Most kids got their first money from their parents, before the had a job. They were excited because they could go out for dinner or to the movie theater with their friends or go shopping. If kids just get money easily, they tend to spend it faster because they do not know the value of money. They did not have to work for it. People who work hard for their money know its value and they are careful how and for what they spend the money. Parent's money is easier to spend than moneyfor which teenagres have had to work. Having a job makes teenagers more financially responsible. This responsibility is very important for their future. They have to know the value of money and what it means to plan ahead financially. Let's take college for instance, many teenagers have to make the decision where to go to college and how to pay for it. This is where saving money comes in. Teenagers have to make the decision how much of their money they want to save for college and how much they want to spend for their own pleasure. They need to think ahead and know what is important for them and the consequences of what they are doing with their money.
Many people have experienced the frustration of being broke due to frivolous spending. Being broke is not fun. So what does a person do when faced with bankruptcy? The easiest thing to do is to borrow money. As long as you pay back the money, you've learned your lesson, and you should be okay. But unfortunately not everybody realizes that. As soon as they get more money they spend it again, to the point where they can not pay back the money. It usually starts off with borrowing a small amount of money from a friend and if they say no at a point, the bank is the next to give the money. A lot of people spend more money than they have. They borrow money which they can never pay back to the bank. This not only has a bad effect on the debtor but also on the economy. If a lot of people act the same way, and are to able to pay the money back, the banks won`t lent any more money, which would lead to a financial crisis.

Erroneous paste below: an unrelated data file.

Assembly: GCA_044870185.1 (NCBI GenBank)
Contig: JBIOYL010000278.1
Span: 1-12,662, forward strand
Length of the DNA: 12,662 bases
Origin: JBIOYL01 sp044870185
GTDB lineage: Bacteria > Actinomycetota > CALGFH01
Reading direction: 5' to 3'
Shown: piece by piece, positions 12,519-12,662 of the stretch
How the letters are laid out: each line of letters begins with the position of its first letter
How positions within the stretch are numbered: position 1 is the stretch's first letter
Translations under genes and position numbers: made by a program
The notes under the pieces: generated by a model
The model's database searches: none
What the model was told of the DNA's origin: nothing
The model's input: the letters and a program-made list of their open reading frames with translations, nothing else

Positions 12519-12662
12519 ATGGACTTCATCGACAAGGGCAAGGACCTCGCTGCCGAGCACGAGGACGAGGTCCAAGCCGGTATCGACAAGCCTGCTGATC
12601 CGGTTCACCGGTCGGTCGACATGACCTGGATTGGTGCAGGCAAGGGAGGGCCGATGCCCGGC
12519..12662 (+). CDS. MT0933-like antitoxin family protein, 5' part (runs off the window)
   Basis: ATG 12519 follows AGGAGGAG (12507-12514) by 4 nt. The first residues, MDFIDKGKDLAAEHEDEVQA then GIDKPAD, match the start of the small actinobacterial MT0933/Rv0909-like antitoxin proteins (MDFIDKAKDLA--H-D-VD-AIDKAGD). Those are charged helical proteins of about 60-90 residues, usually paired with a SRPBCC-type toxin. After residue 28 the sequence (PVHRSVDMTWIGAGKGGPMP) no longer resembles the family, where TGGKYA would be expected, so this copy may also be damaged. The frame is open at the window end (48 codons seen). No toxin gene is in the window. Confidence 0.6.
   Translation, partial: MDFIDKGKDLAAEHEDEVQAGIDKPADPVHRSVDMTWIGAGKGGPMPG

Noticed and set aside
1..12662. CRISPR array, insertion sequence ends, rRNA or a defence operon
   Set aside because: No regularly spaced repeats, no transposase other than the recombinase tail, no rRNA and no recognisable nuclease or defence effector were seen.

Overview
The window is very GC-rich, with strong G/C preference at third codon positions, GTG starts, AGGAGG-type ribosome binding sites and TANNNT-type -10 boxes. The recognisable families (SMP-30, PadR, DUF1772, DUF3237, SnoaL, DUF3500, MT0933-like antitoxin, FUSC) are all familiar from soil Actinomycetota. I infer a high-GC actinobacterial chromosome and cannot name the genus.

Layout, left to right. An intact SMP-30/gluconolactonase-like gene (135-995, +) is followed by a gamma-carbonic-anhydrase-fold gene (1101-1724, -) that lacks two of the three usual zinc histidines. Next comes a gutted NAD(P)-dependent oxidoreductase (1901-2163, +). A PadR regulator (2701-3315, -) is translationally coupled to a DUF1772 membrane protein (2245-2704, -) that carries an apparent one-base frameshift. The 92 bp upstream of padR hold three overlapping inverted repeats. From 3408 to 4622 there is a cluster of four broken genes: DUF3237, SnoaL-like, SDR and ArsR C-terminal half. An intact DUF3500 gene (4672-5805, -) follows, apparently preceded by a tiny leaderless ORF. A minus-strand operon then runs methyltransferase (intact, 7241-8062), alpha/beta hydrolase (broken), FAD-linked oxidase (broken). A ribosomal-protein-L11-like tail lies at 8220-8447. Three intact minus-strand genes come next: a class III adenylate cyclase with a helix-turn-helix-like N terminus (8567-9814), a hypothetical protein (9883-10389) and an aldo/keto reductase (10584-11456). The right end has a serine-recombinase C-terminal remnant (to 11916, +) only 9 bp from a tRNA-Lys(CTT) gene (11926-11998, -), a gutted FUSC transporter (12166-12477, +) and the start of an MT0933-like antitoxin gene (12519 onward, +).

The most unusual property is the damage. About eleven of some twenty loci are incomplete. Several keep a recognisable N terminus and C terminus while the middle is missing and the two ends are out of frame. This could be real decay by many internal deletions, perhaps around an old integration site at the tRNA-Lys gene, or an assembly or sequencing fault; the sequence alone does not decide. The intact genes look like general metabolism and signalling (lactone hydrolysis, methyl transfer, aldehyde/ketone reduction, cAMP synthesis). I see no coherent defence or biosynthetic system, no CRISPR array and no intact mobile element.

Hardly anyone pays with cash anymore. Credit Cards are very popular and most people do not only have one both big selection. Paying with a credit card has its advantages and disadvantages. First of all, you do not need to carry money with you, the small tiny cards takes care of everything. The disadvantage, as handy as it is, is that you can not control your money, and can easily lose track of how much money you have spent. This can lead to major problems. This so-called plastic money might be very handy if one can use it responsibly, but it can also be a danger. The way we pay has changed over the last couple years, one thing will never change, if you pay cash or with a credit card, you have to know how to use it, that means you have to know your limit.
These are all reasons why teenagers need to learn how to manage their money. And they need help. Schools have noticed that and offer "Personal Finance" classes at high schools. Not only students learn about saving, and dealing with money for now and the future, but they also learn how they can best use a credit card without, spending too much money and ways to always be aware about their money accounts. Everybody makes mistakes when it comes to money, but we have so many chances to change that. These classes are a good chance for teenagers to learn about money and how to deal with it, they should take this opportunity and learn about it.

Titan 2

Friday, November 14, 2008

Persecution of the Saints…again.